The Uncanny Valley of Wax
Wax museums ignite the Uncanny Valley in us for sure; this is common with dolls and robots: they look like us but aren’t, which sets off alarm bells in our evolutionary systems. We don’t like things that aren’t us to resemble us too much, which raises its own questions.
Wade (Jared Paladecki) is way too excited about how detailed the wax stuff is; I’m going to be honest though, I think I’d revel in the weirdness, too.
This is a very decent body horror movie; I was disturbed a few times, to be honest because the way they are exploring the concept of “existing parts” underneath the wax figures and the uncanny valley aspect.
Everyone gives Paris Hilton shit for being stupid in general (especially around this time period) but there was nothing wrong with her character and she had a point when Elisha’s character is like ready to follow a terrible smell and Paris is like, “Why?” Also ugh, what a nightmare to fall into a parts pit (I don’t know what they’re called), but way to make the audience convulse.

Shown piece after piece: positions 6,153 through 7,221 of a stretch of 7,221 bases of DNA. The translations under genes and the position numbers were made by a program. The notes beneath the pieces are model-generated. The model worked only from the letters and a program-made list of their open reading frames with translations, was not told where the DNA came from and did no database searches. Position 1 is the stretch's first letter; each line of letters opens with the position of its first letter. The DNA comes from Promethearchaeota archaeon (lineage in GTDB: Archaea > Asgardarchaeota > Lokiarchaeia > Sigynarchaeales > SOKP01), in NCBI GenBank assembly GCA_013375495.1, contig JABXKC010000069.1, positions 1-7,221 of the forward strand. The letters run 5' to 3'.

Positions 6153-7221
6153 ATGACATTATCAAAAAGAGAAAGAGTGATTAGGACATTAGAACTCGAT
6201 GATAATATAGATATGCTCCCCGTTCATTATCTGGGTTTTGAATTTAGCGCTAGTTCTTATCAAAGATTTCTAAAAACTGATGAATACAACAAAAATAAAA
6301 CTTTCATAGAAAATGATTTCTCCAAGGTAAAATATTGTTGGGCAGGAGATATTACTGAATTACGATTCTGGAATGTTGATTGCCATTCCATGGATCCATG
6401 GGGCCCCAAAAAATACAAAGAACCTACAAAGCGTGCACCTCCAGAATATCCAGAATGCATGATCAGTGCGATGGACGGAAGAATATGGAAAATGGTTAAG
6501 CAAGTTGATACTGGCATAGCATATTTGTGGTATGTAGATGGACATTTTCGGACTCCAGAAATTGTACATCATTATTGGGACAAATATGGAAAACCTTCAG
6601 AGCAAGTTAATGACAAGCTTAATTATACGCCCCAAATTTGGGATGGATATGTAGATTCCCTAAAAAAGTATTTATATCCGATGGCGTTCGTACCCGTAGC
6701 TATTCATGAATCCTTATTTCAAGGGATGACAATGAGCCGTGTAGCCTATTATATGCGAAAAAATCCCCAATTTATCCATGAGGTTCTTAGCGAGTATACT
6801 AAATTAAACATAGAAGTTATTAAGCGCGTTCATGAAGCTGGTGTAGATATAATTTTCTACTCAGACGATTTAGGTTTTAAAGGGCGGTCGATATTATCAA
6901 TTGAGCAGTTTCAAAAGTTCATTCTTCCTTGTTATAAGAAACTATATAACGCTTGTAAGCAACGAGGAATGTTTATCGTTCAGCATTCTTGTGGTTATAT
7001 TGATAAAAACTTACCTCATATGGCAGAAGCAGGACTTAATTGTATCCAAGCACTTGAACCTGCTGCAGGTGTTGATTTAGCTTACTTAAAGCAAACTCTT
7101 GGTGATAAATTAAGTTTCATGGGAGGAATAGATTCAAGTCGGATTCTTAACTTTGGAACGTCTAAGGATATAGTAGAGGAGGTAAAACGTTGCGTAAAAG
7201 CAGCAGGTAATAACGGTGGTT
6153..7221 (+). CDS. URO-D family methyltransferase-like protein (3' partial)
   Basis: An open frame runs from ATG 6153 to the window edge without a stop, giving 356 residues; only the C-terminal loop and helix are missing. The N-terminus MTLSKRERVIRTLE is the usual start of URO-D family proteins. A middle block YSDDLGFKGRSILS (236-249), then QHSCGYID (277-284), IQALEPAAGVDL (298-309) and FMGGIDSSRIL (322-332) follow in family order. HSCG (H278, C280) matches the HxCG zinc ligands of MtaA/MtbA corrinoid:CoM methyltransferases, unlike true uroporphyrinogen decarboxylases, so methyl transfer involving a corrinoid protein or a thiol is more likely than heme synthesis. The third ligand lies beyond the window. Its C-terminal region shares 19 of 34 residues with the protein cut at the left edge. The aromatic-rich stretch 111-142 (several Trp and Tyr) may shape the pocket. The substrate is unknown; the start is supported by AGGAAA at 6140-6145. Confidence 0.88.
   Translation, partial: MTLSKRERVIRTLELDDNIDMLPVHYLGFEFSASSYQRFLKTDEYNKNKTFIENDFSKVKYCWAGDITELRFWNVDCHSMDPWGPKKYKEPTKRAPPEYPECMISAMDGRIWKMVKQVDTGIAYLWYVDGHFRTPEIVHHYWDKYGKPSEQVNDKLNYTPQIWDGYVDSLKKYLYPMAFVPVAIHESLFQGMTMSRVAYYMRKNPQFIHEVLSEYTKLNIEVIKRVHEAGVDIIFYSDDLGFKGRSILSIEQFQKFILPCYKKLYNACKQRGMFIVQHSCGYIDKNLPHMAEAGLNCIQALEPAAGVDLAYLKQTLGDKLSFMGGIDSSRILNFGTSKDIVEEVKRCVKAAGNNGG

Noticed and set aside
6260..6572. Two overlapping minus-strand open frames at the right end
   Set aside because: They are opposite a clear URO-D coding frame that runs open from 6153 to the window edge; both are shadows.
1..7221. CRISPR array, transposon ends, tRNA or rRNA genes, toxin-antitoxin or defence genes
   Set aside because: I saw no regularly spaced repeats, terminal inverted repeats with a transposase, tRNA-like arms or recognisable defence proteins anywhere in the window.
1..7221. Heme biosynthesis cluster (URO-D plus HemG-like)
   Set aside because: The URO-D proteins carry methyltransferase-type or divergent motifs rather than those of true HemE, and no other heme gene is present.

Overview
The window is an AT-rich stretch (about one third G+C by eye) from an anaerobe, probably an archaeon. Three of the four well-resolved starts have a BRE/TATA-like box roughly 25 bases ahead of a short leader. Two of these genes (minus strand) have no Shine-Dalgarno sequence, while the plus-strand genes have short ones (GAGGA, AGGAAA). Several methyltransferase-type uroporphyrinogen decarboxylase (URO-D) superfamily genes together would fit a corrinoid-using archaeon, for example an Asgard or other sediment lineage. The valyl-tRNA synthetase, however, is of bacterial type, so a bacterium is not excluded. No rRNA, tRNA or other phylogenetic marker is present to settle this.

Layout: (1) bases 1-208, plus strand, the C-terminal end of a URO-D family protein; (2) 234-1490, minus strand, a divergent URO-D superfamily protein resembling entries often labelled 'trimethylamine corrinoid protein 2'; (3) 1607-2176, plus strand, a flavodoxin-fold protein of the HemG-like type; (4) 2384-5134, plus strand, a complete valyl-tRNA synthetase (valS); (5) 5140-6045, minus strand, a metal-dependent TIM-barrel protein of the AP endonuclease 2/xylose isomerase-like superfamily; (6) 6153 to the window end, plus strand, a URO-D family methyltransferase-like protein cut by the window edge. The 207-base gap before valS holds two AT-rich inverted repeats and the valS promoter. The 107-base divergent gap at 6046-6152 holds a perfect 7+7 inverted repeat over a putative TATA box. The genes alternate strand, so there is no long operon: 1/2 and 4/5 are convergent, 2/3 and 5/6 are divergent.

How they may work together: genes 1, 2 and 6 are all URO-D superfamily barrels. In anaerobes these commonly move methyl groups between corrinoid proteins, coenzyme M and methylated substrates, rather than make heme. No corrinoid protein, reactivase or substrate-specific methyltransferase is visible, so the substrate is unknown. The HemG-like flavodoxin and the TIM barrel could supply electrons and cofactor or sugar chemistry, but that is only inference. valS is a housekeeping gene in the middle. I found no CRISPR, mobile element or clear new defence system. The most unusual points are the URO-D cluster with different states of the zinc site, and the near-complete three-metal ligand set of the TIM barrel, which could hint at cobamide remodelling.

I want to see more of this particular house of horrors, and how they process the bodies; it makes you wonder when the point of death is during the preparation. The contraption Wade is being loaded into alone is the stuff of nightmares and the wax shower makes me want to retch; then the idea that Wade could still be alive after being wax-ified is horrifying and the wax being so tightly bound to his skin that the skin comes off with it is gag-inducing. That machine is like a Saw nightmare compounded; the movie repeatedly reinforces how fragile all our vulnerable areas are (necks snapping, head shots, limb breakage etc.) which is the basis of body horror: we are breakable, we will decay, and that is truly scary as we navigate a dangerous world.